Wedding season is also regifting season

A few years ago we created Regiftable.com as a fun way to break the ice on the subject of holiday overspending. A recent email from a group of students in Australia asking us to reveal Regifting Robin’s secret for reading minds (nope, I’m not spilling the beans!) made me realize that regifting is not just for Christmas anymore. Take wedding season for example. A quick search for the word “wedding” on Regiftable.com reveals that there are more than 150 wedding related regifting stories on the site. Here is one of my favorites titled: "Cool" Wedding Gift.

When we were married one of my groomsman and best friends had not yet given us our wedding present. About 2 weeks after arriving home from our honeymoon, he and his girlfriend (now wife) came over for dinner and to drop off their gift. He was a teacher starting out, so I knew money was tight, so we weren't expecting anything. He was pretty excited about his gift and when he brought it in, it was a red cooler with a red water thermos inside.

The best part was that he "inferred" that he had picked it out special for us, and that it was a nice cooler and not "cheap".

We played along and thanked them, and as they left we looked at each other and started cracking up, for back in our storage closet was the same cooler and thermos that we had just received the day before as the special promotion for joining... a local bank in Maryland!

Since we are knee-deep in wedding season, I thought I would remind us all of the regifting rules:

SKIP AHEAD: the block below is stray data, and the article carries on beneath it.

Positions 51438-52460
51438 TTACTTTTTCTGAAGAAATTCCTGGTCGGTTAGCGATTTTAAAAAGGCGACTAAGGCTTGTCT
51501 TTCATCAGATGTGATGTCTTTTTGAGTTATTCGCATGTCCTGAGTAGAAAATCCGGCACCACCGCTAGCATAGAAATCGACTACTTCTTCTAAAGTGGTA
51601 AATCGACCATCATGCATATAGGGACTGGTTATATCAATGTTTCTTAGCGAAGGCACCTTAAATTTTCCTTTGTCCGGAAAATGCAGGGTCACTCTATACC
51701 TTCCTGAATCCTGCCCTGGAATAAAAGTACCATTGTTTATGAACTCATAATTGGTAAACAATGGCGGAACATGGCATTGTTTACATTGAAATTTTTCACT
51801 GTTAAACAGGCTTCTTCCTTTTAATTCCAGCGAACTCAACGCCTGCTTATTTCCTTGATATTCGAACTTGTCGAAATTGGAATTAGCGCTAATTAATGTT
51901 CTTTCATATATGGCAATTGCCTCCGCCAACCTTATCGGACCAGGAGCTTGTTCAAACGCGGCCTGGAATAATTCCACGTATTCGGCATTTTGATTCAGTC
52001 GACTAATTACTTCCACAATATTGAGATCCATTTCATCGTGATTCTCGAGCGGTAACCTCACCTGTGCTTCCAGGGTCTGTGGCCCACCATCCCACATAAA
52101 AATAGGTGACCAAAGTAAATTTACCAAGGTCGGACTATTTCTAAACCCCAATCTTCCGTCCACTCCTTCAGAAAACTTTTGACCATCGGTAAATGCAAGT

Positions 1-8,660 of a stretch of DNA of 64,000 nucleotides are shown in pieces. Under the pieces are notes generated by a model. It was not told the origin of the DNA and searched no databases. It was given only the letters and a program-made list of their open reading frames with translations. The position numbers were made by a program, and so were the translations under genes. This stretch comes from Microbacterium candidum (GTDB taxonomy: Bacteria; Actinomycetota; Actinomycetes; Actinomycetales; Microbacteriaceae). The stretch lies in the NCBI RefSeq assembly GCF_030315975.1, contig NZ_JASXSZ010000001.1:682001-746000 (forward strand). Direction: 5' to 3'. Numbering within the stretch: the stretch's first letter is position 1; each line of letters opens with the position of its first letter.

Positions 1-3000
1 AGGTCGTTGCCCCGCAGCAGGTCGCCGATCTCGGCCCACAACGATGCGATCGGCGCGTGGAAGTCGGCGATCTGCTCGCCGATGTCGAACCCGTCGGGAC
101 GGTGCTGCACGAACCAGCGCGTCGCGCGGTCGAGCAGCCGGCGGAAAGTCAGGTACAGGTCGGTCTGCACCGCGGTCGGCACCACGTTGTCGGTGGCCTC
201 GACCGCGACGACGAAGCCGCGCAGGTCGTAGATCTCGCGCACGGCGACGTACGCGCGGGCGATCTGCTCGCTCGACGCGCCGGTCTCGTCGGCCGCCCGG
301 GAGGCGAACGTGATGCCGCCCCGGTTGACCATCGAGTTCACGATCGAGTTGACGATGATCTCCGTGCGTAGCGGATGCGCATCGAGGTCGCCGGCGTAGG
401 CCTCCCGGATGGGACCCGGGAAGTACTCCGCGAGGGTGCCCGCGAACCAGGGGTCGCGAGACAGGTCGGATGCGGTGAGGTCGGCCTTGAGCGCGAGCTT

Is the gift regiftable? Never regift handmade or one-of-a-kind items. Signed books and monogrammed items are off-limits. Do you have to be told not to regift free promotional items?

How is the condition? Only new, unopened gifts in good condition should be considered for regifting. Never give partially used gift cards. Don’t give items that you have owned for a long time. A general rule of thumb: if you have to dust it off, it is not regiftable.

Is this going to work? Successful regifters use common sense. If you are going to regift, be sure you know who gave you the item, so you don’t return something to the original giver. Only regift items to people who are not likely to see the original giver.

Do you have good intentions? Don’t just give a gift to give a gift. Be sure that the recipient will appreciate the item. Remember, if you feel that an item is undesirable, the recipient probably will too. If you are regifting simply because you ran out of time, gift cards are simple to obtain and always well received.

How does it look? When it comes to gift-giving, go for show! While gift bags in good condition can be reused, wrapping paper is a one-time thing. Always spring for a new card or gift tag.

Have you considered your options? An unwanted gift could be a welcome donation to a charitable organization. It is also an option to suck it up and keep an unwanted gift—after all, it was a gift.

If you have a good wedding regifting story, please share it!

Kim McGrigg is the former Manager of Community and Media Relations for MMI.

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